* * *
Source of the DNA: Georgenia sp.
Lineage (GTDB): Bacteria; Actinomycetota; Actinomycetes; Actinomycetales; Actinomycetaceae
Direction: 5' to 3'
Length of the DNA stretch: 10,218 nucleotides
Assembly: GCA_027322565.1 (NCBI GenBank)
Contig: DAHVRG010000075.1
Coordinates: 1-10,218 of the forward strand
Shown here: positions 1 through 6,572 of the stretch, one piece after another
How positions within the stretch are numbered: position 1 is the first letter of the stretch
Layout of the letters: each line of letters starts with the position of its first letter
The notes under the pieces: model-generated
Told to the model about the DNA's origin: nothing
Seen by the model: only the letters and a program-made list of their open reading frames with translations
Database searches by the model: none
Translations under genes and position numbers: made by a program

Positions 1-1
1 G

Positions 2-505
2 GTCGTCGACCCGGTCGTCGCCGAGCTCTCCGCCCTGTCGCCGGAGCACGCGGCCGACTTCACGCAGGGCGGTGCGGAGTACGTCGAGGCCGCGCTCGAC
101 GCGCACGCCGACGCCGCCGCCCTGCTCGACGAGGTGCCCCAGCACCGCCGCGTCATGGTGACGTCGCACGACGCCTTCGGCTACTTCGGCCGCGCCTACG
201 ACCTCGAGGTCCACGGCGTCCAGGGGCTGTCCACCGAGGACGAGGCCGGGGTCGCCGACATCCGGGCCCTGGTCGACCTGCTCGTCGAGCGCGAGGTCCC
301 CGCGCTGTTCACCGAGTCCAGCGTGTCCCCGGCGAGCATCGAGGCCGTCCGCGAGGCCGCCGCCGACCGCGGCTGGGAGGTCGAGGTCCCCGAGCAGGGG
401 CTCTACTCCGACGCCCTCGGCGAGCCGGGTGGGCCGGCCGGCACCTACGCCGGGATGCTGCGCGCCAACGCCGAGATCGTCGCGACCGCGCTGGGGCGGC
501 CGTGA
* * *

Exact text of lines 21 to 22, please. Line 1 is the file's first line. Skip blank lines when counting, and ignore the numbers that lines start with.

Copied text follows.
201 ACCTCGAGGTCCACGGCGTCCAGGGGCTGTCCACCGAGGACGAGGCCGGGGTCGCCGACATCCGGGCCCTGGTCGACCTGCTCGTCGAGCGCGAGGTCCC
301 CGCGCTGTTCACCGAGTCCAGCGTGTCCCCGGCGAGCATCGAGGCCGTCCGCGAGGCCGCCGCCGACCGCGGCTGGGAGGTCGAGGTCCCCGAGCAGGGG